I know of a place that few others do.
It’s the kind of place where the silica-rich sand squeaks beneath your feet, you stop wearing shoes of any kind, don’t even think about brushing your hair, and since there aren’t any mirrors around, you stop thinking about how you look, too. It starts to become all about how you feel, which is relaxed and like your soul is getting a nice cleanse.
The water is perfect for Goldilocks types – not too warm and not too cold. It’s just right. The weather is also perfect in November- not too humid, not too hot, and there’s a nice breeze. It’s perfectly acceptable to lounge in a hammock all day while staring at the perfectly blue water, and truth be told, I often do.
The beach isn’t all that long. One can walk from one end to the other in less than an hour, skipping from the lighthouse on over to the sunset point.
On the way, you’ll pass by a couple of diving schools as Tofo in Mozambique is a popular diving spot. It’s famous for the big stuff like manta rays and such. I can vouch, I saw a whale shark there.
Of course it’s not all perfection. Sometimes the power goes off, and yes, there is a mosquito here and there. The journey to get to Tofo is a treacherous one full of 10-hour overcrowded bus journeys that outdoes every single other horrific bus journey I’ve taken times ten. The nearest ATM is a 30-minute walk away, and even flights tend to go days with cancellation after cancellation.
But when I can stay in my own bamboo bungalow for $15 per night and a plate of fresh barracuda only sets me back $5, these are small detractors, and I can get over the inconvenience.
There are a few backpackers accommodations which consist of beach huts and campsites, one fancy-ish hotel, a small market where they sell the world’s best mango for 5 mets (like, not even 10 cents), along with fresh lobster, barracuda, and prawns, and a couple of open-air restaurants where the food takes an hour or two to arrive. It’s just the way it goes in a place where life moves slowly.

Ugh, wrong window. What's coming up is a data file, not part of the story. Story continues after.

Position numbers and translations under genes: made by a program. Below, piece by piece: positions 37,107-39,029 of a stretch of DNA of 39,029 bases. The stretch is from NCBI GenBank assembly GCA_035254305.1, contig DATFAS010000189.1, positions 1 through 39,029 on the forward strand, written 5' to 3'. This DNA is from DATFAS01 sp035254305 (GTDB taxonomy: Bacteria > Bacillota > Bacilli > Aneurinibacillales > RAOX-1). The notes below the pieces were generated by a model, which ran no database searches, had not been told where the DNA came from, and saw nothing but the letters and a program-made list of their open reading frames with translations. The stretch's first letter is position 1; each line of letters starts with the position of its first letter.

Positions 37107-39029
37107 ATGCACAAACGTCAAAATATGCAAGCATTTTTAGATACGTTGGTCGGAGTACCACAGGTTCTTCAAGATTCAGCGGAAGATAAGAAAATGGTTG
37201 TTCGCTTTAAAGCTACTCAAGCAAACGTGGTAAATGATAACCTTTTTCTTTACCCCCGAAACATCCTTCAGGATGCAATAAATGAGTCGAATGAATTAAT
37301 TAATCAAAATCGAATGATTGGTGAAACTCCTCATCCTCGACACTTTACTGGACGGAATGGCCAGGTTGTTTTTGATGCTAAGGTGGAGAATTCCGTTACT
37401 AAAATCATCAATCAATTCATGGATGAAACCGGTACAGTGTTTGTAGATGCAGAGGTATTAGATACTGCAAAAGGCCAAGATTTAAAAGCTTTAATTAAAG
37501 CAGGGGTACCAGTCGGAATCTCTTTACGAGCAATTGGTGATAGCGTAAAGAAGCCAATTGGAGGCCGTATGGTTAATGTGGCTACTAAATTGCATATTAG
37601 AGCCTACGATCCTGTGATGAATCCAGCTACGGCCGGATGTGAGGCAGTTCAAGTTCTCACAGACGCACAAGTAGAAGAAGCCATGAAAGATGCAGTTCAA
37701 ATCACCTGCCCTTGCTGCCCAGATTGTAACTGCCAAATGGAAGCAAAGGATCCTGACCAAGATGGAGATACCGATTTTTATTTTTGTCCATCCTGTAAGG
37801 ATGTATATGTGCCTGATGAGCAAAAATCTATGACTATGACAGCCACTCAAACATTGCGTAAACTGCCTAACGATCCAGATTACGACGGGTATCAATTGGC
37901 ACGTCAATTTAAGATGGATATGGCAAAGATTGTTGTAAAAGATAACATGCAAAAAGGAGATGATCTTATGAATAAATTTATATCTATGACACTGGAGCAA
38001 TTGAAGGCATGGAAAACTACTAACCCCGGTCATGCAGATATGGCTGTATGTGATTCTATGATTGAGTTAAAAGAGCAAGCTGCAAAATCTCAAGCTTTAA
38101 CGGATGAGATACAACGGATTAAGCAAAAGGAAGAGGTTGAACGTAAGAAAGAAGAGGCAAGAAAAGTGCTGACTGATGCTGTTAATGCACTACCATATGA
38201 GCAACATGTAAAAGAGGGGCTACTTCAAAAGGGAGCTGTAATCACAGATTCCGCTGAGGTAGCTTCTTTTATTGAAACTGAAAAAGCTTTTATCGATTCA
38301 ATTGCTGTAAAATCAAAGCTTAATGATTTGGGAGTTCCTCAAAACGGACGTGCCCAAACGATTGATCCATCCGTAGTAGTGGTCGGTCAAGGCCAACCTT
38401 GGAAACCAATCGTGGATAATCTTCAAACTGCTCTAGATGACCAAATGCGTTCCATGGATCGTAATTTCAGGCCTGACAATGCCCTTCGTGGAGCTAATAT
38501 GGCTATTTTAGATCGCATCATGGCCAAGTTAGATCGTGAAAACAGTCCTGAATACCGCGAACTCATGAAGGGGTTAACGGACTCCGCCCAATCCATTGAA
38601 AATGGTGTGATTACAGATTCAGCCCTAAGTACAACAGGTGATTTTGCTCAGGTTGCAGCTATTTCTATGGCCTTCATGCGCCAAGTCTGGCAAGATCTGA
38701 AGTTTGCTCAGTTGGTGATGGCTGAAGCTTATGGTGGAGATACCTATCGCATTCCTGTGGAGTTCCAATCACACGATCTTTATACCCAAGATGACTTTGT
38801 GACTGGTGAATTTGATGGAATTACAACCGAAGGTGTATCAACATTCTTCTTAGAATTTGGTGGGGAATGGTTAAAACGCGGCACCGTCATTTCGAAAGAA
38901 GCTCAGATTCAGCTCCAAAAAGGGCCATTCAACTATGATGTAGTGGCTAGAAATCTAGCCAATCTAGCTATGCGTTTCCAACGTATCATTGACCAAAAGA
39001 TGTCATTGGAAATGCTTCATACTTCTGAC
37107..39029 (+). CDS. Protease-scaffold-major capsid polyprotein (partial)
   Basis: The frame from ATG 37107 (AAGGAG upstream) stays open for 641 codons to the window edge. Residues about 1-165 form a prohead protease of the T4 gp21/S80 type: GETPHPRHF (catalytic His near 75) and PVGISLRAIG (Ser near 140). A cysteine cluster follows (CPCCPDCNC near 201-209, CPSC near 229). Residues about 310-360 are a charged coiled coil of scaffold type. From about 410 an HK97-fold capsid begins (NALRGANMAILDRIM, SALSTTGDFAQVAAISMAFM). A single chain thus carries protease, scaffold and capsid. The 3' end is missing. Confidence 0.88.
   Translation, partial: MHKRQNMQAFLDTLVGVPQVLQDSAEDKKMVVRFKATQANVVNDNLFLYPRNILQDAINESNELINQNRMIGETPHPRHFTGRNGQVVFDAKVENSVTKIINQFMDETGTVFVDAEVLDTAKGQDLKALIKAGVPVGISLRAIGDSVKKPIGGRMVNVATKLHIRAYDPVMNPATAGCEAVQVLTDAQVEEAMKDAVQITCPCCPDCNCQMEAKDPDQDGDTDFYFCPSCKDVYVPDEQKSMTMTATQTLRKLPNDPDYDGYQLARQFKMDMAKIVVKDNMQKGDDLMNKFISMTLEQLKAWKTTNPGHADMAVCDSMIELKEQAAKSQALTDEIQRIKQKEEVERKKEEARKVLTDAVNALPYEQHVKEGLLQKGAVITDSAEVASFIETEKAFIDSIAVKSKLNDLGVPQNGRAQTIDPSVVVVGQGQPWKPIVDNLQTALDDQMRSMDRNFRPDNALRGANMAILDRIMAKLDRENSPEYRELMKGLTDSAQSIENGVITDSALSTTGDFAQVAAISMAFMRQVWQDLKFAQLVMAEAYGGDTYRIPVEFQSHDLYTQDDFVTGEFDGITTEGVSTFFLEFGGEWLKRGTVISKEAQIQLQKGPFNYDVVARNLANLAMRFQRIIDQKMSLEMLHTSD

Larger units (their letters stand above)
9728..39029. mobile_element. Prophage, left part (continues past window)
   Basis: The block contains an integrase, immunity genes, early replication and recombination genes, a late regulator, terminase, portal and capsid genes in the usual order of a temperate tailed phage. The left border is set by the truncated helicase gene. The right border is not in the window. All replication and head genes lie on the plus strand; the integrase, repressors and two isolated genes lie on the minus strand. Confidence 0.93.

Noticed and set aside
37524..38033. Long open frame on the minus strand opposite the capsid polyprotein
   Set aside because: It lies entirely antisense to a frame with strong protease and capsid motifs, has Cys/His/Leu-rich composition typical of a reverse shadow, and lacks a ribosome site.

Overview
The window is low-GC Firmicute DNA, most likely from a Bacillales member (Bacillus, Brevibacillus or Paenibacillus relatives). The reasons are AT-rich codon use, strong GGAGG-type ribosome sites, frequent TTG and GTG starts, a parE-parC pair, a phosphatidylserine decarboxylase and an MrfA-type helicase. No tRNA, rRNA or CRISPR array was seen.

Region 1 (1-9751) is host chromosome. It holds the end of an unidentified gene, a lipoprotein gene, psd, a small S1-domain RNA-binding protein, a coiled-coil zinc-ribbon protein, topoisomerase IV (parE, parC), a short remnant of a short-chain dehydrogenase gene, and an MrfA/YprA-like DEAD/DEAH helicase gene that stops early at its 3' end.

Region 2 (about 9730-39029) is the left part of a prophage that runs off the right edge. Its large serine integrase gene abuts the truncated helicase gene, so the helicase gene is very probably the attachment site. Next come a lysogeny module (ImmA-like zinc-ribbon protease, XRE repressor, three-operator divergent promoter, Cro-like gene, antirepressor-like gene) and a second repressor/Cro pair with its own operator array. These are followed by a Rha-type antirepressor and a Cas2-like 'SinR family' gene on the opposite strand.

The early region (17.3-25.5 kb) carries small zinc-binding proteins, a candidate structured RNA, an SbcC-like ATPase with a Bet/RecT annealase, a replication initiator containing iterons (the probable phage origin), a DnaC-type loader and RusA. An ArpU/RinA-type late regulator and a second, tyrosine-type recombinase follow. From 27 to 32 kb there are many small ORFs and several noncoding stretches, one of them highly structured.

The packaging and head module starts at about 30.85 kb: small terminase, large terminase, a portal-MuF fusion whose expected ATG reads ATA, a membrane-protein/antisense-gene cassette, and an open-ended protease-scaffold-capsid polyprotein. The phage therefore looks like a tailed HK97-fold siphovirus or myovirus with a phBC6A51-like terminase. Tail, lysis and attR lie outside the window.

Unlike most beaches this pristine and beautiful, Tofo’s tourism appears to be on the decline. The dropping tourist numbers are probably due to the continued difficulty of traveling there, the scarce information about the place, and the falling value of the South African rand.
While quad biking around the dunes and coconut tree forests behind the main beach, I can see that construction was started only to be abandoned on several resorts. One in particular only has one bungalow left after a fire, yet it’s still fully staffed. I took the chance to have a whole resort to myself and booked the villa for one night. It was creepy yet incredible at the same time to have the entire secluded mangrove for miles.
Like the beaches in developing countries the world over, touts roam the sand with bracelets and sarongs. The most persistent of them approaches me daily to sell me a coconut we both know I’ll buy. We also both know I won’t pay more than 20 mets (39 cents) for it, but we still haggle for a good ten minutes anyways because it’s a sport and we have time to kill.
He repeats the same questions: “How much you pay for a coconut? When are you leaving? Where are you from? So you buy a coconut tomorrow? How much you pay for a coconut tomorrow?”, rolling his Rs heavily on the double R in tomorrow, in the way that a native speaker of Portuguese does.
Eventually I come to really enjoy the daily interactions with this kid who swears he’s 18 but looks 16, and I respect the hustle. In another part of the world he’d be an insurance salesman, and he’d be damn good at it.
It’s like any paradise for pennies on the dollar.It’s a beautiful place for a nominal fee that you get to enjoy immensely while simultaneously asking yourself why it is that you were put on this earth with the passport that lets you travel, provides access to free schools, and associates with a place where child labor is illegal. You enjoy it for so little while knowing that it isn’t fair that you get to do this. But when you wander out to the beach for the sunrise and find you’re the only one there, save for the fishermen who pass by on their way to the point from time to time, the feeling that replaces all others is awe.
It’s awe for the present moment, and the recognition that no matter who you are and what your means may be, that if you get to stare at this beach, you are truly lucky.